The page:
If you really look back on the career of Jeru The Damaja, the takeaway is this. Here was a man from the borough of Brooklyn, who released two underground classic LP’s in the mid 90′s, both produced entirely by DJ Premier. Yet this event happened during a transitional phase that hip-hop was going through, that just so happened to be taking place in his own backyard: Biggie Smalls and the Bad Boy explosion.
Jeru represented a voice for the underground heads, many whom were against Puff and company’s practice of shiny suits and shameless beat-jacking. Jeru had no problem calling Puff out by name on “One Day”, a one-verse, white label promo that would set up his second LP, Wrath Of The Math. In the song, Jeru played rap’s superhero, out to “save hip-hop”, before it was cliché to do so.
Looking back, Jeru – and other rappers with the same intent – failed that mission. This was an era before cats started to use the phrase “hip-hop is dead”, believing that it still could be salvaged, and that it was worth saving. But these two classic albums were released at a turning point in rap music, when the old rules would be left behind. Things would never be the same again.
At that time, we saw many rappers try to conform to the sudden shift in sound that was happening in hip-hop. Formerly raw acts were abandoning Timberland for Versace, in an embarrassing period of bad music and poor crossover attempts. Jeru was never guilty of this.
Jeru has released a few small indie projects over the last two decades, but the Perverted Monk has largely been retired to the temples, almost as if he was blackballed by the major label system, after making moves on Puff. With The Hammer, rap’s Winter Soldier returns from the dead, his mission still in tact.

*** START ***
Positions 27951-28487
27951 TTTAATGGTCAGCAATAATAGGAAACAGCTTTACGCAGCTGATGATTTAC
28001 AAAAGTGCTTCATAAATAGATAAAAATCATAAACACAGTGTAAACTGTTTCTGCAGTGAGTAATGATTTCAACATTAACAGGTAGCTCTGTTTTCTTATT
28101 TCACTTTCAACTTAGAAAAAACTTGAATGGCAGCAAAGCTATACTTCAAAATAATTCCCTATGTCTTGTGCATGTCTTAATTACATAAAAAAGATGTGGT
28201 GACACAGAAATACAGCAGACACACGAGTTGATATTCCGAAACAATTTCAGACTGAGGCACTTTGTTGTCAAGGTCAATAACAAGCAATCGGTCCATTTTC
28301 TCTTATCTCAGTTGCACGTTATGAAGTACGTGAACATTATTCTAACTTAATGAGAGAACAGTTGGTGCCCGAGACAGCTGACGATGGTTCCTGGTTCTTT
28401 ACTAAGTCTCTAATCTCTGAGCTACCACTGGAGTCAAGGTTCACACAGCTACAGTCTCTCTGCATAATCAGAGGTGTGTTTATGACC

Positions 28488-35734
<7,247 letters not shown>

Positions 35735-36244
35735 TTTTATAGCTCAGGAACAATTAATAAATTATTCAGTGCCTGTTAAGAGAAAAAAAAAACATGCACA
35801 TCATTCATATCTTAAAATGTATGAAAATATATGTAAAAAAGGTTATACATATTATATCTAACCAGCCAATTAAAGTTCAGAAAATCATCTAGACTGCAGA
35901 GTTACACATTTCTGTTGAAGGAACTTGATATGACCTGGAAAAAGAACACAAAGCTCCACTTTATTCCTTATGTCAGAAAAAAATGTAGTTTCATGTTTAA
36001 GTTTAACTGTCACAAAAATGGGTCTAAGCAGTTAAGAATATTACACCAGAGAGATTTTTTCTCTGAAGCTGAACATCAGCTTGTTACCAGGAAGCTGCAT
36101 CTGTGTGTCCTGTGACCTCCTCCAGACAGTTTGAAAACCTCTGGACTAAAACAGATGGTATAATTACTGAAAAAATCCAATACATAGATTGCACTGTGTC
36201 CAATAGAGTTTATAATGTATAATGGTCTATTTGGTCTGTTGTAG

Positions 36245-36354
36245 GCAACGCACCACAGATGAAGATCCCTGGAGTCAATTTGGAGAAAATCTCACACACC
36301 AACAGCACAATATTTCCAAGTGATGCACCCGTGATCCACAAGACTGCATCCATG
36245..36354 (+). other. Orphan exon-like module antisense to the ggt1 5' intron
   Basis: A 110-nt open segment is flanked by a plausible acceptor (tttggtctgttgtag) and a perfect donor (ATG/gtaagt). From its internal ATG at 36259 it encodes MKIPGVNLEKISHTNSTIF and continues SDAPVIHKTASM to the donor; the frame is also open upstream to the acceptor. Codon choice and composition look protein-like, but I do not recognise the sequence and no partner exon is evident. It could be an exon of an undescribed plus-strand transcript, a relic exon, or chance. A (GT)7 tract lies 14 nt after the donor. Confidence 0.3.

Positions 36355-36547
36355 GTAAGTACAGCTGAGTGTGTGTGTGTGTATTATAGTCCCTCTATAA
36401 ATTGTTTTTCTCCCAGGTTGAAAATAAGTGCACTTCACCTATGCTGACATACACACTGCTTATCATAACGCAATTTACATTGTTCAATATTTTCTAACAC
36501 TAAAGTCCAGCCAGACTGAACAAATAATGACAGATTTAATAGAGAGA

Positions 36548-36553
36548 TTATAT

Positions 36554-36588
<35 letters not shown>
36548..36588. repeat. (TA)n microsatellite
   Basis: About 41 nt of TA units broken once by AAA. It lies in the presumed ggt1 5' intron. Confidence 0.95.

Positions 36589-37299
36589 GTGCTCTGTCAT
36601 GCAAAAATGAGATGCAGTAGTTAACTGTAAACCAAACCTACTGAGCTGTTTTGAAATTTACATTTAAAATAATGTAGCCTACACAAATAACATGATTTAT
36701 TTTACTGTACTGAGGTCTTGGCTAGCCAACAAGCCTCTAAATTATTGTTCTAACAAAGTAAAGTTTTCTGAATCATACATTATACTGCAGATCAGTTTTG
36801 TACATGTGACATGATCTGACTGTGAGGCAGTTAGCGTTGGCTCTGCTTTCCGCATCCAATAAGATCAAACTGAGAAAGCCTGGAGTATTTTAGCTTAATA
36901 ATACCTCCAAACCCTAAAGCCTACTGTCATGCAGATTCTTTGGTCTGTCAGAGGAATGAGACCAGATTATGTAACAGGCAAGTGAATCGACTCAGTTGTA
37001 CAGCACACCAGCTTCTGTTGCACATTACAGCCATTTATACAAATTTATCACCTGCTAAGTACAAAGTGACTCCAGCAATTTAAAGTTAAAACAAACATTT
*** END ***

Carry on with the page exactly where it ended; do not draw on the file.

Although this is only an EP, what’s different this time around is that Jeru is again paired with one of the greatest producers of all time; but it’s not DJ Premier, but instead, The Large Professor. Although only an EP, The Hammer, sounds as if Jeru never put his mic down, staking his claim in its brief, under 30 minute playtime.
Hip-Hop heads have been beaten and abused by an influx of subpar and downright bad material over the past two decades, which is what makes Jeru and Extra P’s approach so great. This is unapologetic, Brooklyn basement rap, as songs like “Point Blank” and “The Hammer” find Jeru back in his element.
On “So Raw”, Jeru bodies a sleazy loop, meshed with a cut up Big Daddy Kane sample, paying homage to his own Brooklyn forefather. “A.R.M.E.D.” is shared with The Beatnuts, while the previously released “Solar Flares” finds Jeru spitting super-scientifical madness over a smooth, late night banger from Large Pro.
And then…it’s over. Our hero retires back to his fortress of solitude, perhaps never to seen again, or at least not for many more years. If there is a downside to The Hammer, aside from it’s length, it’s that we don’t get to really meet the mysterious man behind microphone, as Jeru is clearly focused on carrying out his mission. However The Hammer is a concise, yet necessary EP, that suggests there is a future classic, full-length album lurking somewhere in the minds of these two creators. And it’s needed now more than ever. One day…
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